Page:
The other day I had to go into the office building from my safe shelter, so I strapped the homemade, home sewn mask over my face. Babushka sewed it for me, so of course it has flowers and is a bit girly. I would actually have preferred something bright red and angry looking or maybe a cami-mask or some sort of shark jaws–it should be something that broadcasts to the viewer: Don’t come near me, ‘cause this chick [b–ch] will fight you. But no, instead there’s a delicate violet pattern, small enough to tempt someone to come closer and to trace the florals over the bridge of my nose.
I placed the mask over my nose and chin and went in at Oh dark thirty, to see few people and to get in and get out. It was still slightly dark outside and on a regular workday, before the Q*, there would be folks here, pacing the halls. Former prison guards now in suits, banished by ambition and notable work to the One Flew Over the Cuckoo’s Nest halls of HQ.
The elevator was ready for me and pinged a greeting. Empty. I used my knuckle to press buttons, and dragged the bag of legal files and codebooks in. It was me and the control panel. Ping.
We rose rapidly to the third floor, the elevator and me–not a soul around. Just me and my floral disguise.
On the third floor I exited. Again, deserted. I swiped my badge and walked into the darkened hall leading into my office.
The past came swimming back to me like Michael Phelps, but with a clumsy splash.
The last time I was masked like this was in Yountville. I wore an N95 mask, similar relaxed clothing, a dark hoodie and loose pants. The facility there was also eerily empty, most of the elderly and disabled had been medically evacuated to other locations. The floors were mostly deserted. Except there was smoke in the air. Cinders. Bits and pieces of the surrounding hills and the once green forests and undergrowth floated down, only to be turned away from my lungs by my N95.
At Yountville, I rose to the third floor as well, but there it was bustling in Incident Command. And the bustling resembled a hospital even more so–because it was a hospital, albeit mostly deserted.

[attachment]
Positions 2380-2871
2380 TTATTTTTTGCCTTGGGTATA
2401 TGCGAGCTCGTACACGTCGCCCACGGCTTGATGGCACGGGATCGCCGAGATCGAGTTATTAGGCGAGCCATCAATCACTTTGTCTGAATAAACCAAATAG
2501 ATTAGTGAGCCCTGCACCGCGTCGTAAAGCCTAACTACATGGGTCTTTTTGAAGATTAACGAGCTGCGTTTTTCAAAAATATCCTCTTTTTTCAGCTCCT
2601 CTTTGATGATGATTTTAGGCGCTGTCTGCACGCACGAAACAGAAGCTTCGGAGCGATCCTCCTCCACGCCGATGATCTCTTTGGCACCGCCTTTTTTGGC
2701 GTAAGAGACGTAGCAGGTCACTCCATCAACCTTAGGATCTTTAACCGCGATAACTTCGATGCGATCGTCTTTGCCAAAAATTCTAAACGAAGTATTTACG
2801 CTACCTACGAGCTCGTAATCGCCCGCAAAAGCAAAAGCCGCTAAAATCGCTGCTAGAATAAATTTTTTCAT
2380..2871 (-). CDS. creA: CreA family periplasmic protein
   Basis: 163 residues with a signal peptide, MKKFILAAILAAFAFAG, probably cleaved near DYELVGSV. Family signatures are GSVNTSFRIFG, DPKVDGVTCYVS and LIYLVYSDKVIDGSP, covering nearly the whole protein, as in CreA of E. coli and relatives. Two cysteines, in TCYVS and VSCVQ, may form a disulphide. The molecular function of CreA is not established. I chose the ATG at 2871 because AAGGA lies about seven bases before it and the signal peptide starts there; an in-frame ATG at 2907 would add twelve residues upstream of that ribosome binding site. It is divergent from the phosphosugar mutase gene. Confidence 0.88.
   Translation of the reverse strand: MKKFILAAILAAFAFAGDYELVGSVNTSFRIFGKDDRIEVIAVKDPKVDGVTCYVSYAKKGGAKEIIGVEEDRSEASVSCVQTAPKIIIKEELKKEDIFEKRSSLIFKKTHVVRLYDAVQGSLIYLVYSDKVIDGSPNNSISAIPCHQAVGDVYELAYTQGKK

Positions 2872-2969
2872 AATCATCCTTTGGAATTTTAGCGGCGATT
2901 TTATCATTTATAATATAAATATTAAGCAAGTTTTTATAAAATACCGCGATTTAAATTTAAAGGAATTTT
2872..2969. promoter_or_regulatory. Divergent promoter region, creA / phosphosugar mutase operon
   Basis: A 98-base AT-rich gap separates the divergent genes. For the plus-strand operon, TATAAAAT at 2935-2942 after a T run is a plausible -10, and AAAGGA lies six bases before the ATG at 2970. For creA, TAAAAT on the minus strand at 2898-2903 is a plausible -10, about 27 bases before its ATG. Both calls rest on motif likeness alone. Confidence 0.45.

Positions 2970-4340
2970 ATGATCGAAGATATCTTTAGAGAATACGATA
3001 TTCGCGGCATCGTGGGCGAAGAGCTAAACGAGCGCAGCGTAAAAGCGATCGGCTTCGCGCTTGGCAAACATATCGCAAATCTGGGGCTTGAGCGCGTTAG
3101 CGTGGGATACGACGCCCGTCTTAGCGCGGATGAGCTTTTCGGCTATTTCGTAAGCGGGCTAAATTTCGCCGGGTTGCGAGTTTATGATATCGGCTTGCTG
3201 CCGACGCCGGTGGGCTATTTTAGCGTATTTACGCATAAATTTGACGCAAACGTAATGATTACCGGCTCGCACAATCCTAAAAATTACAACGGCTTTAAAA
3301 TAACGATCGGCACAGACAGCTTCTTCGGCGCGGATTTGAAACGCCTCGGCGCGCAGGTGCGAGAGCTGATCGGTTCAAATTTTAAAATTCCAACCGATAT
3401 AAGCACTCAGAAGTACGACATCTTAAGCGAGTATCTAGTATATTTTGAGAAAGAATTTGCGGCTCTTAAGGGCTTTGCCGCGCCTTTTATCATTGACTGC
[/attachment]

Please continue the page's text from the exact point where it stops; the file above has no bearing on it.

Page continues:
I wore an N95, carried sugar free cough drops, eye drops. I wore a baseball cap and rings of fatigue. I hadn’t slept for days and the power had come on and off multiple times. The emergency generators had kicked in and were burning through precious fuel faster than it could be delivered.
In contrast, during the Quarantine, all I seem to want to do is sleep. I sleep as long as I can, whenever I can. The air is clear, mostly. With rain and wind at times. The family is together under one roof.
The last time I masked, I was alone, having sent the entire crew out of the Napa Valley. We were surrounded by flames–you could see a ridge of them, bright orange under the night sky. Power was knocked out everywhere, so the only light was that of flame. A great big bonfire, moving faster than expected. So fast that law enforcement was speeding from remote house to remote house, trying to get people out. Not all of them got out.
Those early days of masking, I went home to the small house we had, next to the mess hall. No power there, so I turned on a flashlight and curled into a chair with a blanket. I couldn’t sleep, no matter how much I tried–even though my eyes were like sandpaper and my throat was scratchy too.
Now, I often curl up under my plush purple blanket and sleep as if I never slept. Children and adults can be heard late into the night, loud conversations about this and that.
I sleep well now, and often.
The last time I masked, I had to be awake–so much to worry about.
Now, all I have to worry about is the floral pattern on my mask and whether I need to respond to an email.
This masking is better than the last.
But sometimes I miss seeing the enemy at the gate, the fire at the door. The air filled with the aftermath of broad destruction. At least I knew when the battle was over, when the mask could come off.
Now, in this masking, we don’t know when or if it will end.